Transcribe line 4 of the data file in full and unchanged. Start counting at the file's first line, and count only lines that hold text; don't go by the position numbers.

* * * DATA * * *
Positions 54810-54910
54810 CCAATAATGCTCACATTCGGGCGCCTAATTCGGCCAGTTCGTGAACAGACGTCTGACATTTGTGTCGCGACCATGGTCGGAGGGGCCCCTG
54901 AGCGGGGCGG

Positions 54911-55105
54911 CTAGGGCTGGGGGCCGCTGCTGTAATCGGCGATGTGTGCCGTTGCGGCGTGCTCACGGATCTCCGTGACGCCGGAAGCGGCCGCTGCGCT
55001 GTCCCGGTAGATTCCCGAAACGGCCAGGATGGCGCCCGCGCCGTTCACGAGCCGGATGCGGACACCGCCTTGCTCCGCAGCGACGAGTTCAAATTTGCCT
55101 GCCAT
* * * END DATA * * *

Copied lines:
Positions 54911-55105